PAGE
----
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New Member

My 1098-T tuition does not give tax break

Filled out info for 1098 T

pay for my son's tuition in 2017

no tax break given, says either income exceeds qualified limit or no net qualified education expense

don't understand why tuition payment wouldnt provide tax break

3 Replies
New Member

My 1098-T tuition does not give tax break

Many taxpayers get little to no benefit from the education credits either because they make too much or their students get scholarships.

As with most credits and deductions, the IRS has policies to phase out the benefit once a taxpayer reaches a certain level of income. With respect to the tuition and fees deductions

The deduction is $0, $2,000 or $4,000 depending on your Modified Adjusted Gross Income (MAGI).

  • $4,000 deduction for MAGI of $65,000 or less ($130,000 or less for joint returns).
  • $2,000 deduction for MAGI between $65,001 and $80,000 (between $130,001 and $160,000 for joint returns).
  • $0 if your MAGI exceeds these limits.

The reason you may see "no net qualified education expense" is because the IRS does not allow students to take a credit just for being a student.  If the student gets scholarships that cause them to pay nothing out of pocket, then there is no credit and sometimes any overage is considered income to the student.  The IRS says that a credit is used to offset any "cost" to the student so if there is no cost then there is no credit.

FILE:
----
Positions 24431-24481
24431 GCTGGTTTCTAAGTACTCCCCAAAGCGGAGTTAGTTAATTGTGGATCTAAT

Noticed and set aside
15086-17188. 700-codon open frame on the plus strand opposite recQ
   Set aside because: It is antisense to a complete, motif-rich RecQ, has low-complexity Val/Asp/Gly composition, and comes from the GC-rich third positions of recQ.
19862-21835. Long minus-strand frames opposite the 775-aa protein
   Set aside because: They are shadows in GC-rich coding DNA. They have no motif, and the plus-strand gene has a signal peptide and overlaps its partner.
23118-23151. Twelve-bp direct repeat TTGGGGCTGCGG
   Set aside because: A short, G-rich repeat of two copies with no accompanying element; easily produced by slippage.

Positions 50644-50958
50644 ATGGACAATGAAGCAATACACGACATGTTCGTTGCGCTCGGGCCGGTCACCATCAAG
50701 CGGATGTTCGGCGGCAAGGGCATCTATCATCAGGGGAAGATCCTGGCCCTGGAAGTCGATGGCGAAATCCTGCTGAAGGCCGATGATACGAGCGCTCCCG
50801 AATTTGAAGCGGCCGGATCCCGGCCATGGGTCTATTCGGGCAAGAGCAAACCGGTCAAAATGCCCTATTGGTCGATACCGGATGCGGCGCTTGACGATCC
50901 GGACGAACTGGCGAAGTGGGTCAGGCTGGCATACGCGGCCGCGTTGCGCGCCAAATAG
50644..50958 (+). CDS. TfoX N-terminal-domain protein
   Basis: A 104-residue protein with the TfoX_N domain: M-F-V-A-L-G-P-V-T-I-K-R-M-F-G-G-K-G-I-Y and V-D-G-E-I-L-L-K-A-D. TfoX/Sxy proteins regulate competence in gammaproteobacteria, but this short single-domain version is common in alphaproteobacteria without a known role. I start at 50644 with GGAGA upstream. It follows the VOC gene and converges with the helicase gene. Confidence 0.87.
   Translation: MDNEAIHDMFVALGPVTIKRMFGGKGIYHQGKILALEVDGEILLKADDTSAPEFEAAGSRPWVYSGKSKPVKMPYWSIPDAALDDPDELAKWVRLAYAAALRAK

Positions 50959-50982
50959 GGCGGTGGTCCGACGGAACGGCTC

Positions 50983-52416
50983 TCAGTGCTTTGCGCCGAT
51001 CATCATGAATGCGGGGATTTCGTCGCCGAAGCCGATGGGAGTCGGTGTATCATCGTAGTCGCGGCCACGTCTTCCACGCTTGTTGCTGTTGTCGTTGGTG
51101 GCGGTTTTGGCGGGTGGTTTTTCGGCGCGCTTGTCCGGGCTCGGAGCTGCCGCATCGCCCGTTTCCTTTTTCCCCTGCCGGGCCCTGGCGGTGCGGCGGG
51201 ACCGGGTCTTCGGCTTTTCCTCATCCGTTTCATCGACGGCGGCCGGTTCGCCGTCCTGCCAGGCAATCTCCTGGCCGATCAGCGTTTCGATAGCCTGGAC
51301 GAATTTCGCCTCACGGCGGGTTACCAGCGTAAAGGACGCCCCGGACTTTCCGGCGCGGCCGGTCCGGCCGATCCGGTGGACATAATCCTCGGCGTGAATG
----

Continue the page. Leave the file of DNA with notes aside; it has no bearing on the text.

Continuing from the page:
For the AOTC and Lifetime Credits:

These expenses qualify, as long as they are required to enroll in or attend a qualified educational institution:

  • Tuition, if paid to the institution
  • Student-activity fees, if paid to the institution
  • Books, supplies, and equipment, if required to be purchased from the institution (Lifetime Learning Credit)
  • Books, supplies, and equipment, regardless of where purchased (American Opportunity Credit)

Fees paid for non-credit courses and sports (or similar activities) don't qualify unless:

  • The course or activity is included in the student’s degree program, or
  • The course helps the student acquire or improve job skills (Lifetime Learning Credit only)

These expenses are not considered qualified education expenses for either credit:

  • Tutoring
  • Housing, room and board
  • Insurance, including student health fees
  • Medical or dental expenses
  • Transportation
  • Entertainment, babysitting, and other personal expenses
New Member

My 1098-T tuition does not give tax break

Why would Turbo Tax give me the American Opportunity Credit for one child and not the other?  They both get similar scholarships and have similar expenses.  We are under the income level so that's not the issue.

Expert Alumni

My 1098-T tuition does not give tax break

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